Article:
So, does your husband eat gluten-free with the rest of your family?
I am asked this question so very often. Much of what we eat as a family is naturally gluten free; salads, fruit, stir-fry, potatoes, rice & bean dishes, and soups; however, there is the pasta issue. No matter what pasta I have cooked, it doesn't quite have the same texture as the wheat noodle. Thus, spaghetti style dishes result in two pans of boiling water, two pasta ladles, two strainers, two serving bowls, and tons of leftovers. I've learned to cook two different shaped noodles to keep straight which noodle is which. I am so thankful that my husband, Rick, jumped right on board and has been so supportive of the gluten-free diet and lifestyle changes that come with having a child that is celiac.
Early on we knew something was not quite right. Our happy child, a cheerful toddler of two, traveled with us on a family vacation through Europe to visit family and friends. We worshiped in grand cathedrals and small parishes throughout Germany. Lit candles in Notre Dame, Paris. We spent hours circling castles, museums, and churches inside and out. Many of my friends with toddlers could barely get through a homily in our home parish, and here Nate sat through masses and tours. Nate was all for the experience. I think Nate found this all one grand scavenger hunt and just enjoyed searching for the German stone-carved lions; everywhere we went we found the grand beast guarding gates and doorways.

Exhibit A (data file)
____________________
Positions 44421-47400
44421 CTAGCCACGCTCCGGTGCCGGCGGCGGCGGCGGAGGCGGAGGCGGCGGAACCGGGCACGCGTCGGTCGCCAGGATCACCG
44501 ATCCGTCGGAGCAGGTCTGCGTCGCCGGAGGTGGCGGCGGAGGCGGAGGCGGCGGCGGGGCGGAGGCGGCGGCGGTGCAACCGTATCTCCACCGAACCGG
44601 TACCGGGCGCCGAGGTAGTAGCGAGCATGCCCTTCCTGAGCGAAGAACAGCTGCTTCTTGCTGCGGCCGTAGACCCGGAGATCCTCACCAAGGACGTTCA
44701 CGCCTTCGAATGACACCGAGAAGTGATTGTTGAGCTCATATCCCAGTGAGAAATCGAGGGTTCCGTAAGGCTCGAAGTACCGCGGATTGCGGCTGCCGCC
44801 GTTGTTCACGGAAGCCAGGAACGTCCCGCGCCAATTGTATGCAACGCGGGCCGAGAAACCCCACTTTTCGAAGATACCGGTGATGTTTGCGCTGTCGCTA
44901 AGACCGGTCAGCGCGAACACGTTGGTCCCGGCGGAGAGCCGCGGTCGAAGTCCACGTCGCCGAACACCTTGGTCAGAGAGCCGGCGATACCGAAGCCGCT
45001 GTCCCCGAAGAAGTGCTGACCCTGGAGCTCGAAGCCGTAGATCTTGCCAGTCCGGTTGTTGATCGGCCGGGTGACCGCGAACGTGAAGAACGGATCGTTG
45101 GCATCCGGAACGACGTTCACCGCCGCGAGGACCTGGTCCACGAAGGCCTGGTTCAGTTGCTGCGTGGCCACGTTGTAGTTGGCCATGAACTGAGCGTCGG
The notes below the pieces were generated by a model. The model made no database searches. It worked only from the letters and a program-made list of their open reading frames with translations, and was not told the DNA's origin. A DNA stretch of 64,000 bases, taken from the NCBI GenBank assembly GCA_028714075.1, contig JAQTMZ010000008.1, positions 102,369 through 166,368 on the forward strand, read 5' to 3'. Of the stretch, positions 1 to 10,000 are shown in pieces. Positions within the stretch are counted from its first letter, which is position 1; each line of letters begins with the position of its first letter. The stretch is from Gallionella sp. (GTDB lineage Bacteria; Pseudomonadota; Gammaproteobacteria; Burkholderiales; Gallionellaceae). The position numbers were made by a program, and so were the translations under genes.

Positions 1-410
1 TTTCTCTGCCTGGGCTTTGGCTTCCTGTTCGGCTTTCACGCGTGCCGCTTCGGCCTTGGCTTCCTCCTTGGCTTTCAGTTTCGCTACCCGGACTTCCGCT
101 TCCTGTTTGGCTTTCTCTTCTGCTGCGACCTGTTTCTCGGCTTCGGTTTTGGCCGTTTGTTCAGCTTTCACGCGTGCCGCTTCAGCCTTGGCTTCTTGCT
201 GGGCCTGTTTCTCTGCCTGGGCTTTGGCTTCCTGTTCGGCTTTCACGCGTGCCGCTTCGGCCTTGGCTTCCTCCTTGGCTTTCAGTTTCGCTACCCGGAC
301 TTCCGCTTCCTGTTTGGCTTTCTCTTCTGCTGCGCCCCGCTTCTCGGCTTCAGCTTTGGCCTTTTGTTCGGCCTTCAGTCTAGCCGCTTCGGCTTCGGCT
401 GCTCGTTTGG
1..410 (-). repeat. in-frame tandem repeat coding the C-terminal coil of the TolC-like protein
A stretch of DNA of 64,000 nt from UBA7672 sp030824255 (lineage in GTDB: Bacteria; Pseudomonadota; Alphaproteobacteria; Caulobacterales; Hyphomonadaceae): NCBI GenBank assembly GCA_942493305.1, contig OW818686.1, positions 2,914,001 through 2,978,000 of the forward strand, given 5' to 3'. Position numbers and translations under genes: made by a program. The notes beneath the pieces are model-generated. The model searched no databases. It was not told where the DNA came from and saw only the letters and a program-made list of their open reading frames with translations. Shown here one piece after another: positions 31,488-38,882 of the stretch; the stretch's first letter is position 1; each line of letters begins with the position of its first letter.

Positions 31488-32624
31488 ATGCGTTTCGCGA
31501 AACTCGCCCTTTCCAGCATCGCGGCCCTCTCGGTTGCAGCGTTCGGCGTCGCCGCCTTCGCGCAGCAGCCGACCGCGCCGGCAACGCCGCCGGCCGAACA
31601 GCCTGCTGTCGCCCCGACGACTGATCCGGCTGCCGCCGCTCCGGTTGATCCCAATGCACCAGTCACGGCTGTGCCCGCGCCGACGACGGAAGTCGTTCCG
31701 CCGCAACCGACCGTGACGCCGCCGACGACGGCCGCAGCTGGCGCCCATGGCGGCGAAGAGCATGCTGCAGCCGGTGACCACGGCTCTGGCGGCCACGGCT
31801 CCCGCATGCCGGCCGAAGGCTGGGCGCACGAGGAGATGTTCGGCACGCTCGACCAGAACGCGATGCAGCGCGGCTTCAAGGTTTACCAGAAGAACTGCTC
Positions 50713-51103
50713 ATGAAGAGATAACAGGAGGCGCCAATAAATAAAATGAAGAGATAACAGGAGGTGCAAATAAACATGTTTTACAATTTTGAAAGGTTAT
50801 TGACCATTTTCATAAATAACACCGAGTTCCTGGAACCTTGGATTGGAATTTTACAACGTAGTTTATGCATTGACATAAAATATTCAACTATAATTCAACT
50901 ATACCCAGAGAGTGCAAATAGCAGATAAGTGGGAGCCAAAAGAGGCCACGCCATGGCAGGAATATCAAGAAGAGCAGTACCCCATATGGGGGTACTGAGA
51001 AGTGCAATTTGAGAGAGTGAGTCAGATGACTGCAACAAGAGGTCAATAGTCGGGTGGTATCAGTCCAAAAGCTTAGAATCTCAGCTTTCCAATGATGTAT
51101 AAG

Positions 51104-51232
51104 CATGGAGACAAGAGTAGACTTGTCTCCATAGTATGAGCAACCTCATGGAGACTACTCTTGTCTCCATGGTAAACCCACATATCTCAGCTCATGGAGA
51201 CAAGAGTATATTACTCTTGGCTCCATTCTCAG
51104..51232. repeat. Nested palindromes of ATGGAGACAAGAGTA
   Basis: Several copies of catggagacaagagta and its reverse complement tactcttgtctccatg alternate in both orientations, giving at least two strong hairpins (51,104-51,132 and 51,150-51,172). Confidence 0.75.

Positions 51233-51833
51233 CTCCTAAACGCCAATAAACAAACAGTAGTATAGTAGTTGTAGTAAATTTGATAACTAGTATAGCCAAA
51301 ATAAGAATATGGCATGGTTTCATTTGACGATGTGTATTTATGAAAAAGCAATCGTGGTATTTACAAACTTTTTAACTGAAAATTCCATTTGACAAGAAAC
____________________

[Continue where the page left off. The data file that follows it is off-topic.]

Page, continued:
Two weeks after returning, Nate became increasingly sick. Grey-green complexion, constant diarrhea, and an immediate change in temperament and personality. No happy child, rather, one that was irritable and angry with the world. Family and friends pointed to our parenting or congratulated us that our child had skipped the "two's" and arrived at the "terrible three's".
Several months later, a series of events led us to the diagnosis of gluten intolerance. At that time, we also removed all dairy from his diet, hoping that after healing from the gluten free diet, he might reintroduce dairy to his diet with success. Within days, Nate's gut was beginning to heal. His bowel issues resolved, his skin returned to a healthier pink, and his constant irritability lessened.
Years later, I was asked if I had prayed for Nate to be healed of Celiac Disease. I don't think it ever crossed my mind. Pray for Nate to be healed from gluten intolerance? Allergies have always been a part of my life, from a toddler-aged anaphylactic reaction to aspirin, to a 48-hour stomach-convulsing response to seafood as a youth. I just assumed this was an idiosyncrasy of our family gene pool.
I do remember praying for patience and direction. Before the diagnosis I needed lots of patience to get through the days that were filled with a crying and frustrated child. After the diagnosis, my prayer energy was directed towards praying for myself and making it through each experimental meal, each gluten free scavenger (grocery) shopping trip, and each pain-induced toddler tantrum.
I realize that I still don't pray for a miraculous healing for Nate. Everyone has their cross to bear; this is Nate's, this is mine, this is our family's. Instead, I have prayed for support, patience, and understanding. For some reason, my prayers have not been focused on eliminating the disorder. In one way, my prayers have been answered, through the easy acceptance of our new lifestyle, through close friendships that have developed with supportive celiac friends, and with compassion for helping Nate travel through childhood with a positive attitude.